Culture of fear

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(HOST) Commentator Caleb Daniloff finds that when the past sneaks up on you, its best to pay attention.

(DANILOFF) As we were walking the dogs the other day, my wife and I came across a foul odor: sewer fumes, sour milk, rotten vegetables, it was hard to tell. Without thinking, I turned to Chris and went, “Foo.” She looked at me kinda funny, at this odd noise she’d not heard me make before. I was just as surprised. It was a Russian expression, and it had issued from my mouth like an unexpected burp.

The last time I’d used “Foo” – the Slavic equivalent of “Ew” – I was a young teen living in 1980’s Moscow where my parents were stationed as journalists.

My dogs tugged forward on their leads but I was careening backward, an invisible rope jerking me over a chasm, back to 1983 and the abandoned kindergarten shelter where I gathered with my Soviet friends to smoke cigarettes and tell stories, mostly about America. The smell of spoiled milk and rotten cabbage hung thick in the Moscow air.

We whiled away countless afternoons in that hut, playing cards and spitting sunflower seeds. Kids came and went with rounds of firm handshakes, clad in stiff school uniforms and Pioneer scarves. I brought news magazines from my dad’s office and passed my Walkman around. We shared bottles of overly sweet Russian Pepsi and leaned cigarettes into tiny flames. At night, we became a constellation of cherry stars.

My pals chided me that I was soft because I’d never feared my government, that my leaders could be ridiculed, that store shelves were always stocked. Few of my Russian friends had fathers and they rarely read the Soviet press. Instead they passed around a worn copy of Bulgakov’s banned masterpiece, The Master and Margarita. Through them, I learned to distrust authority and make bread taste like eggs by sprinkling it with cigarette ash. Through me they came to believe in America.

I showed movies to them on our VCR – Animal House, Breaking Away, Hair, and One Flew Over the Cuckoo’s Nest. I translated and provided background, describing any aspect of American society they could think to ask about, whether I was expert or not. America was one of their favorite subjects, and gave their eyes a certain shine.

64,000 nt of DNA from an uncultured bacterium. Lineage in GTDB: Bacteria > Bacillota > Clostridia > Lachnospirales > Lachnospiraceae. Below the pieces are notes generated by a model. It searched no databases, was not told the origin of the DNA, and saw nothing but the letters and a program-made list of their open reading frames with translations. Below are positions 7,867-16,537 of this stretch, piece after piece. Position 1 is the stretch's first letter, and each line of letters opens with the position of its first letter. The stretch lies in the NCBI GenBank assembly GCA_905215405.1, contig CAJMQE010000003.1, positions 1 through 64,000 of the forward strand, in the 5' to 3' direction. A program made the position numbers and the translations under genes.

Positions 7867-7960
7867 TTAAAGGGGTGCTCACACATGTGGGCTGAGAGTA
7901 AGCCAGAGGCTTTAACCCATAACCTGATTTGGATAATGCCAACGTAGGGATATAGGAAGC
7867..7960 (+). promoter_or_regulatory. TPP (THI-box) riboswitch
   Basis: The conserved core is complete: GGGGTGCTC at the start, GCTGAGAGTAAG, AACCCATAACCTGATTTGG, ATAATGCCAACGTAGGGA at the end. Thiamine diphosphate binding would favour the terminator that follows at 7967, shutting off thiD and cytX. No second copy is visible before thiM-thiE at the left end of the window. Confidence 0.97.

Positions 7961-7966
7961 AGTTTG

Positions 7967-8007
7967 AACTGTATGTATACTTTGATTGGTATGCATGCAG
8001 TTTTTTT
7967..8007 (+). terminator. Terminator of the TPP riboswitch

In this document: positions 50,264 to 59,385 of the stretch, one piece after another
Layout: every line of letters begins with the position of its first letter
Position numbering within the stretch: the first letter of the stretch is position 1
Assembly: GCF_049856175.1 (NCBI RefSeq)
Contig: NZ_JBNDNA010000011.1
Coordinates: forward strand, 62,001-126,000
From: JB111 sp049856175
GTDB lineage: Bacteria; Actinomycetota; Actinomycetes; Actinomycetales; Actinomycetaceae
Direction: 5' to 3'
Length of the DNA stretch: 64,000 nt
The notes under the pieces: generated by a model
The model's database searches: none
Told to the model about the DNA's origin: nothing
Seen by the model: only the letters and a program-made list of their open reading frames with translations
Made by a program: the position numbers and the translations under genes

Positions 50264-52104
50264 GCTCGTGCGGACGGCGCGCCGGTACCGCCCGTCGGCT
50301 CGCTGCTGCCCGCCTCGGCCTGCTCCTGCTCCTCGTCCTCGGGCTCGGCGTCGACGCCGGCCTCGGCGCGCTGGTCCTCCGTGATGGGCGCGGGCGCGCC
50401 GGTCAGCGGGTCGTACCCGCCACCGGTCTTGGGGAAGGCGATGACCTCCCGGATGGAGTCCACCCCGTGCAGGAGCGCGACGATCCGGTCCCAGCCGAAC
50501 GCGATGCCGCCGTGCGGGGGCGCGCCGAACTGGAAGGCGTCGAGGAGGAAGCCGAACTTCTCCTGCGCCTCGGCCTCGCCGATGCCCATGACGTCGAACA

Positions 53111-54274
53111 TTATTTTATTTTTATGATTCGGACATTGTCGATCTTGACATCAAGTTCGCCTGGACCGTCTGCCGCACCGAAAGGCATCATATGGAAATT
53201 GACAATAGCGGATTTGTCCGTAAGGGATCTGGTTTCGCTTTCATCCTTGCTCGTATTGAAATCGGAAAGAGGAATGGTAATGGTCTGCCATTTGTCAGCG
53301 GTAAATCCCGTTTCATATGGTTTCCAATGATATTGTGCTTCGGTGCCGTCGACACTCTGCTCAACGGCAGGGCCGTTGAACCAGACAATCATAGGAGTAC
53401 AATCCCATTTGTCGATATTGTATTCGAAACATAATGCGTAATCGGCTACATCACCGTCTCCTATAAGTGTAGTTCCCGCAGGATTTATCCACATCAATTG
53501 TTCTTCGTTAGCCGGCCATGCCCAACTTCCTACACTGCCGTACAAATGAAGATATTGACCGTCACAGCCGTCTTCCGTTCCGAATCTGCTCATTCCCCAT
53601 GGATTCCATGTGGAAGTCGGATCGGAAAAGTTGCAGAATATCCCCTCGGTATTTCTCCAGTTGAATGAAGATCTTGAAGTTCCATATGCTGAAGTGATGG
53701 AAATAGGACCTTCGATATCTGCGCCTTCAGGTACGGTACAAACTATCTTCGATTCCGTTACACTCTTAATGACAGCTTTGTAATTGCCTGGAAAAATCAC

These boys taught me to wolf whistle, to light a match off my jeans, to pry bottlecaps off with my teeth. We walked arm in arm on the street, shook hands whenever a car separated us, offered a foot for accidentally stepping on someone else’s. I hadn’t thought of these things in ages, but at one time they were very much a part of who I was. Perhaps that “Foo” was a memory’s last moan.

After we got home, I hung up the leashes and switched on the news. Leading the broadcast was a report that President Bush had approved the leaking of classified information that led to the outing of a CIA operative. Domestic spying, secret prisons, torture, xenophobia, and a growing culture of fear – current dark features of American political and social life that were once the provenance of the former Soviet Union. I realized the America I was once able to describe so clearly in Russian exists now mostly in the vapor of memory. And I can’t help feeling I let those boys down, the ones in that kindergarten hut including the boy with the Walkman, telling stories as much to himself as to his friends.

Caleb Daniloff is a freelance writer and recipient of the 2005 Ralph Nading Hill Jr. Literary Prize.

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